Destination Beach Travel#1

Well good wheater is coming and the days to seat down in house , finish!!! I leave i bit from Nortern Ireland it is small paradise far away … I hope you like and enjoy , same way family W. did.Newcastle is a small town in County Down, Northern Ireland. It had a population of 7,444 in the 2001 Census. The seaside resort lies on the Irish Sea coast at the base of Slieve Donard, one of the Mourne Mountains, and is known for its sandy beach and the Royal County Down Golf Club. The town lies within the Down District Council area.The town aims to promote itself as the “activity resort” for Northern Ireland and its most special attribute is its location at the foot of Slieve Donard. The town has benefited from a multi million upgrade which makes it a high quality seaside attraction. The town is twinned with New Ross, County Wexford, in the Republic of Ireland.13178705_1314306728597465_6848516896293068711_n

The name of the town is thought to derive from the castle built by Felix Magennis of the Magennis clan in 1588, which stood at the mouth of the Shimna River. This castle was demolished in 1830.[4][5] The town is referred to as New Castle in the Annals of the Four Masters in 1433 so it is likely that he built on the site of an existing structure.[6][7][8]

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In the 17th century Ulster ports began to rise in prominence. In 1625 William Pitt was appointed as Customer of the ports of Newcastle, Dundrum, Killough, Portaferry, Donaghadee, Bangor and Holywood.[9] The Montgomery Manuscripts record that Newcastle was besieged and later captured by Sir James Montgomery of the Ards in April 1642 in the aftermath of the 1641 Rebellion (pp.128-134). Prior to 1641 the Castle belonged to the Magennis’, but after the rebellion the property was confiscated and granted to Robert Hawkins, great grandfather to Robert Hawkins who assumed the surname of Magill.

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The date 1588 was inscribed on a stone placed over the front entrance of the Castle, built by Felix Magenis. Newcastle passed from the Magills to the Mathews, and subsequently to the Annesleys. In the late 1700s the Castle was modernised by the Matthews and then the Annesleys, and rented by the Board of Customs for the accommodation of revenue officers. Around 1830 the castle was demolished and the ‘Annesley Arms Hotel’ was constructed within the original castle compound. The 3rd Earl Annesley built a new ‘marine residence’, called ‘Donard Lodge’ on the lower mountain slope above the town (it was demolished in 1966). St. John’s Church was also opened on ‘The Rock’ in 1832 to accommodate the visitors and growing population in Earl Annesley’s developing seaside resort.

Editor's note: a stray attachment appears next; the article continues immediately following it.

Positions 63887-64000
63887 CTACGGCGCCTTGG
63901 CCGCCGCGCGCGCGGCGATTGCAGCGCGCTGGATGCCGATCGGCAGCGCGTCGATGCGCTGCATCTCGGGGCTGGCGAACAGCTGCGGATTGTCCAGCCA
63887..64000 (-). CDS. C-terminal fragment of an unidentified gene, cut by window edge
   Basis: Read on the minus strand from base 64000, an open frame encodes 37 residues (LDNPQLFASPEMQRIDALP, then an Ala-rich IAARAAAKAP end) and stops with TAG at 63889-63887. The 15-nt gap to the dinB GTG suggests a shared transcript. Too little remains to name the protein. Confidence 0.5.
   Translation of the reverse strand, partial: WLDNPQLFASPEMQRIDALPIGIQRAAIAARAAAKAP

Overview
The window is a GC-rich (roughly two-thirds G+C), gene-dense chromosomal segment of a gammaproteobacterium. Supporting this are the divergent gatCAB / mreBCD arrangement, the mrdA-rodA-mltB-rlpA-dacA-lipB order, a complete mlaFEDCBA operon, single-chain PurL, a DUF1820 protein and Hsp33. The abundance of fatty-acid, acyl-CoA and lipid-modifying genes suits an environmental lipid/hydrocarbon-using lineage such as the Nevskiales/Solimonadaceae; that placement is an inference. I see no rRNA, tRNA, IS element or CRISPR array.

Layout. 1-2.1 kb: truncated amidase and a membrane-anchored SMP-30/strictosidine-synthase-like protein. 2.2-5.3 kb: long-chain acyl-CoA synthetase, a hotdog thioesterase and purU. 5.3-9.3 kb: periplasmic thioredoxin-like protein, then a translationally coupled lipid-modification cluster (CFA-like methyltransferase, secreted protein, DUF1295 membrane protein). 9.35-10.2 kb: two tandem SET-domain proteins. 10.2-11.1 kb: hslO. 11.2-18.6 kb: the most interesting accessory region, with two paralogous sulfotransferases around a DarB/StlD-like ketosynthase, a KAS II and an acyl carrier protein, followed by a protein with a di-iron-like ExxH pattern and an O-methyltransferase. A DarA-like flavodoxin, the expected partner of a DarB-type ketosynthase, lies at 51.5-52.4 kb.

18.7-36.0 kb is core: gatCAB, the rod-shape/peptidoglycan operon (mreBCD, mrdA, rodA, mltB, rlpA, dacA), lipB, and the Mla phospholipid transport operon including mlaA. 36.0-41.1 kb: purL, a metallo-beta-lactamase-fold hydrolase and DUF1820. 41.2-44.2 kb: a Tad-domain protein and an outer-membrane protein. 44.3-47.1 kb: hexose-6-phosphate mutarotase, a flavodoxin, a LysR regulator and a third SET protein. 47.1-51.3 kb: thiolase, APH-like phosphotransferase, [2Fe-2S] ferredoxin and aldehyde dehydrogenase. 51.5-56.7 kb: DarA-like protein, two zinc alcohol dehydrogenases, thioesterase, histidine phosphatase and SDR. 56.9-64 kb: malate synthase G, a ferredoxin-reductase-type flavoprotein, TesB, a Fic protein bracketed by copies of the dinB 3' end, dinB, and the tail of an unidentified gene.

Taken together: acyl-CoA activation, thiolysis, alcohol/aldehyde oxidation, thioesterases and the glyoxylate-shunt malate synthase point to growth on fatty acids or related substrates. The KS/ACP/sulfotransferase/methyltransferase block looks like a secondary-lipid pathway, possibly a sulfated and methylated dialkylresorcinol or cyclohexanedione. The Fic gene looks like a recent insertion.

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On 13 January 1843, boats from Newcastle and Annalong set out for the usual fishing stations, and were caught in a gale. 14 boats were lost in the heavy seas including a boat which had gone to the rescue. Only two boats survived, the Victoria and the Brothers.[10] 76 men perished, 46 of whom were from Newcastle. They left twenty seven widows, one hundred and eighteen children, and twenty one dependants. A Public Subscription was raised and the cottages, known as Widows Row, were built for the widows and dependants. A local song about the disaster says “Newcastle town is one long street entirely stripped of men”

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The town’s history is poorly recorded and is held mostly by local people and their stories of the past. Information on the town is available on signs throughout the forests and hills. The Mourne Mountains is the setting for many local myths and legends. There are stories of ‘The Blue Lady’, a woman abandoned by her husband whose ghost still haunts the mountains, and more recently the idea of a wild cat living in the Mournes. Many of the stories although have true origins are only folklore and give many of the towns attractions their names, such as Maggie’s Leap being named after a local girl called Maggie, who leapt over the impressive chasm to her death while fleeing soldiers with a basket of eggs. Many other places in the Newcastle area get their names from other sources, ‘The Brandy Pad’, a path through the mountains, is named so because of the illegal brandy smuggling that took place through the area. Another example is Bogey Hill just above the harbour at the Southern end of the town, which is named after the carts that carried Mourne granite from the quarry on Thomas’ Mountain down to the harbour. In 1897, T.R.H the Duke and Duchess of York (George V and Queen Mary), grandparents to Elizabeth II, visited Newcastle to open the Slieve Donard Hotel. Afterwards they visited Hugh Annesley, 5th Earl Annesley at Castlewellan Castle.

A process of preserving the local history has begun since 2014 via a community facebook page ‘History of Newcastle, Co. Down’. Photographs and information on the area’s history are being collected via the page, and a history of the town will be published. Greater historical detail about the town will be added to this page as part of this research process. It is hoped that this collective history will enhance the experience of both locals and tourists by promoting an informed historical appreciation for the area.

Newcastle was fortunate enough to escape the worst of the Troubles and its residents both Catholic and Protestant lived in relative peace with each other though there has been considerable objection to loyalist band parades in the town.[11]

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